If you know a carpenter or do-it-yourselfer, you have a readymade source for wood scraps, and therefore the perfect opportunity to recycle wood scraps into unique mosaic paperweights. Odd ends of two-by-fours, small scrap pieces of plywood, dowel ends, and other things that would ordinarily go straight into the trash bin can be made into beautiful works of art.
The ideal paperweight is not too wide or tall, so as to perform its function of holding down loose paper while remaining unobtrusive. A size of 4 by 4 by 2 is ideal, but choose whatever size you feel comfortable working with. If you have several smaller scraps of plywood, consider stacking them and gluing them together; your 3-D paperweight will have that much more interest! However, if you glue together scraps of wood, make sure that you still have enough surface to apply the mosaic pieces.
Prepare your base by thoroughly sanding to eliminate any pesky and painful splinters. Giving the base a coat of primer will help the mosaic pieces adhere better. Assemble your materials: white glue such as Weldbond, whatever tiles or mosaic pieces you desire (I like to use unusual shapes and colors, such as gold-colored minis or ceramic rounds), some nonsanded grout in a complementary color, pieces of heavy cardboard, disposable gloves, paper towels, and clean rags.
Plan your design. Sometimes the simplest pattern is most striking; for example, the pictured project is a two-by-four end covered almost completely in a dark blue 3/8-inch tile, with a contrast band of orange winding across the top and dipping down each side, to add interest all around the piece, and a single white half-marble to provide a focal point.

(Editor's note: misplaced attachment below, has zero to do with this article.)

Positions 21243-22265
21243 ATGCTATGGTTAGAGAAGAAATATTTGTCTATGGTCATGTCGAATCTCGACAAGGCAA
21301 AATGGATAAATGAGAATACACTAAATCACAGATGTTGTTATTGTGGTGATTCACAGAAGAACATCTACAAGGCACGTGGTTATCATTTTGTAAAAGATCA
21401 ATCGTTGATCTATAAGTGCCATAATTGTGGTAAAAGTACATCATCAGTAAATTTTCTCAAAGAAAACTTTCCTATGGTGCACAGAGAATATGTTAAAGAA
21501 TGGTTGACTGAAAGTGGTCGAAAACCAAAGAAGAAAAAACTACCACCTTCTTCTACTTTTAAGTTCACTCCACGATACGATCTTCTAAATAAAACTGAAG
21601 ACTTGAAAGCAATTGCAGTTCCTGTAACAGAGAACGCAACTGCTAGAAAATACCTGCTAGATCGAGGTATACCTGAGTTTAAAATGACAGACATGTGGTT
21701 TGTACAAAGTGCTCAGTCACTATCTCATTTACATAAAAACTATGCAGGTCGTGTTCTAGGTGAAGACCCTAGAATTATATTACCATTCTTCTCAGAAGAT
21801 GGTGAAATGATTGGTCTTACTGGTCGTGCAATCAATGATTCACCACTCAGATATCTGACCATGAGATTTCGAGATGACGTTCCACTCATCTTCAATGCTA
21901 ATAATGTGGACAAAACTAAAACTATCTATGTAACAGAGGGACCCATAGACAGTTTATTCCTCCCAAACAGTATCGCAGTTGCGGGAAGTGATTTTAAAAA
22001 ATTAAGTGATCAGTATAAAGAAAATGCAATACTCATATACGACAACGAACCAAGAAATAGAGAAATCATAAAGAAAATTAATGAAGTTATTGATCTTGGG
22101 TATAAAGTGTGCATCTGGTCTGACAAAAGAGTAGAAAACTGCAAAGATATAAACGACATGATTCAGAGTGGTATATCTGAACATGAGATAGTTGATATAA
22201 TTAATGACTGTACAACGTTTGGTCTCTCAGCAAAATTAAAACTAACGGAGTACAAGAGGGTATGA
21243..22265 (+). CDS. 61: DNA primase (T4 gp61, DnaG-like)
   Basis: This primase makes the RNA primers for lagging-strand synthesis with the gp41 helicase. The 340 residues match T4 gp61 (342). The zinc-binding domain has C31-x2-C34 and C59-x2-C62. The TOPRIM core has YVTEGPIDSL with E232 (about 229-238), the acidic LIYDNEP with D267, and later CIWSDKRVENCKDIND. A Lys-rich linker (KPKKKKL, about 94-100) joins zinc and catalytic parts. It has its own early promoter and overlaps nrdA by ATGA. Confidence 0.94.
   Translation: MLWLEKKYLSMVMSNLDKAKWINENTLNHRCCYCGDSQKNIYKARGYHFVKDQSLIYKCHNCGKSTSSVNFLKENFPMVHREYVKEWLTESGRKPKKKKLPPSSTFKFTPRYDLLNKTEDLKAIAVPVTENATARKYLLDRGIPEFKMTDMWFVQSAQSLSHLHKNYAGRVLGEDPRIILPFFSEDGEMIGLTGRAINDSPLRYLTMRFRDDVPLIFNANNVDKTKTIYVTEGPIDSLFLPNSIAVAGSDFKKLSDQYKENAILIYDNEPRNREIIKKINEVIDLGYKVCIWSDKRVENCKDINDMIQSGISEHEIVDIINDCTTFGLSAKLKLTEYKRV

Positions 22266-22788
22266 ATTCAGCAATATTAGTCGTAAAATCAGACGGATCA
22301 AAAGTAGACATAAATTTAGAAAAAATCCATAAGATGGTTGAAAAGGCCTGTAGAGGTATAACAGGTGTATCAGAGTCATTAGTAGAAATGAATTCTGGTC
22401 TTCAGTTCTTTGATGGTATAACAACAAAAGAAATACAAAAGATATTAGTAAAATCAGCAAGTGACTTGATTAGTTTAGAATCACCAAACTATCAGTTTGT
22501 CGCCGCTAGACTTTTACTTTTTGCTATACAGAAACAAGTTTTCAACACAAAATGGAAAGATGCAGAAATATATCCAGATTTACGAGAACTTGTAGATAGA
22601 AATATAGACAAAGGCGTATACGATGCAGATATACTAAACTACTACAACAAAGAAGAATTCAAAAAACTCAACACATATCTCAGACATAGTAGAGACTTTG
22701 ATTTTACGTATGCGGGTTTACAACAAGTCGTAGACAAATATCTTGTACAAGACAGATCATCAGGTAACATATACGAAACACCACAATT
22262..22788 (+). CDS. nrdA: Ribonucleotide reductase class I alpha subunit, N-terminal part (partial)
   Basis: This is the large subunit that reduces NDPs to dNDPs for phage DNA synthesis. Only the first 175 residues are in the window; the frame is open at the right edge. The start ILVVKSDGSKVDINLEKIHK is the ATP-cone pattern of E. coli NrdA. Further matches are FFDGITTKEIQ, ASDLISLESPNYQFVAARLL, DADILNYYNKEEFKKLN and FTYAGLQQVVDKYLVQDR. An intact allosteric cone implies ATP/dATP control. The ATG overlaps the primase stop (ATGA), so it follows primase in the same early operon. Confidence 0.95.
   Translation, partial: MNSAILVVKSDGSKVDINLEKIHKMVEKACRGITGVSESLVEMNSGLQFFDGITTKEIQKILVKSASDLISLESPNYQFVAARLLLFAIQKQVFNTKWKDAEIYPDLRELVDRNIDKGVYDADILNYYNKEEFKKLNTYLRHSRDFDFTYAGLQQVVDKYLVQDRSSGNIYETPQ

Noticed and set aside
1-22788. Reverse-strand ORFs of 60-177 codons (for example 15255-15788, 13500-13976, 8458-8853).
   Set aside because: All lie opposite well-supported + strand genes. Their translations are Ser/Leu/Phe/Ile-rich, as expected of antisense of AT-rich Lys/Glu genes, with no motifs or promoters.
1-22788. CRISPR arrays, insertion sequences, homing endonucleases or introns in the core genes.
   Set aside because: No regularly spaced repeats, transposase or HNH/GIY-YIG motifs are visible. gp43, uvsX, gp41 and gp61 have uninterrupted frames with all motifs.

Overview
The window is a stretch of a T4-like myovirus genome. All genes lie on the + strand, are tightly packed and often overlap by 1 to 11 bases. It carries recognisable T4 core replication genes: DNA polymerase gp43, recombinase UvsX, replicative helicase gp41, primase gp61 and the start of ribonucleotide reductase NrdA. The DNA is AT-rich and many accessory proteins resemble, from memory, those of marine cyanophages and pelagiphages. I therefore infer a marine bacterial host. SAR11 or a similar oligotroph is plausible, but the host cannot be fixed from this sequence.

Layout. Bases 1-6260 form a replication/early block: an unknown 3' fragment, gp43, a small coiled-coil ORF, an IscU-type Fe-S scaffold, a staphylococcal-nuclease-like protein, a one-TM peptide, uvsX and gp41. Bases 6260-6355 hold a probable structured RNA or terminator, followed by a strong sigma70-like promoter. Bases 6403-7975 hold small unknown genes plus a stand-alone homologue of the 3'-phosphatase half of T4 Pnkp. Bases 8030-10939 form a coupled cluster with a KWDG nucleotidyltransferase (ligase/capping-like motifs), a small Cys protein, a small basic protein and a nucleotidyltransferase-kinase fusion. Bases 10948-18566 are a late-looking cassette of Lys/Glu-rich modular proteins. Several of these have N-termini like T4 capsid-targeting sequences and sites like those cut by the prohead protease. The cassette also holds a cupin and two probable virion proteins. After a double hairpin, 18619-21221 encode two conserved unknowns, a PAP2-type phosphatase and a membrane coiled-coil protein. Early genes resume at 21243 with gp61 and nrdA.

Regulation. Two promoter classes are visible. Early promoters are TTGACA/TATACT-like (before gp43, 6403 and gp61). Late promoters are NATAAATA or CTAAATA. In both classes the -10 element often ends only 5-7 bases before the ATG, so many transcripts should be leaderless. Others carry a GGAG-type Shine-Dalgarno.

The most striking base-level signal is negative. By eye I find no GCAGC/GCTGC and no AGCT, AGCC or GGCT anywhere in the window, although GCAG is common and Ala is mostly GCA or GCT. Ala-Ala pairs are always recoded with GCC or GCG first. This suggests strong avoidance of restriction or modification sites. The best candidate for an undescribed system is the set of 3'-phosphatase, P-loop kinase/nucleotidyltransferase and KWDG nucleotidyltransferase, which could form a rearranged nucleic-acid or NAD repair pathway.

Start gluing the pieces onto the wood base. White glues set up in about a half hour, so plan to spend a few hours, off and on, for this project, since you'll have to cover all sides and keep each side facing up while you attach the pieces. Alternatively, cover just the top and sides, which you can do in a few sessions, and glue a piece of felt or cork onto the bottom when you're done. Equally as important as preventing splinters is protecting the papers you will be holding in place!
For the most polished look to your piece, plan on mosaicking the top by setting the pieces so they just slightly overhang the edges, and setting side pieces just underneath the overhang; this avoids a large gap at the edges where you'd have to add a lot more grout.
After all sides have been covered in mosaic, let the piece sit for several hours or overnight; white glue dries very hard, but the effort of pushing grout into the spaces can sometimes pry up small tile pieces if they have not thoroughly set.
Mix up grout according to package directions, and push it into all spaces with pieces of heavy cardboard or your fingers. Wear disposable gloves to protect your hands; grout can be very drying. Let the piece set for about half an hour, then wipe off excess grout with paper towels. After another hour or so, buff the tile with clean rags to remove the white grout haze. Glue a piece of felt or cork to the bottom if you've chosen not to tile all sides.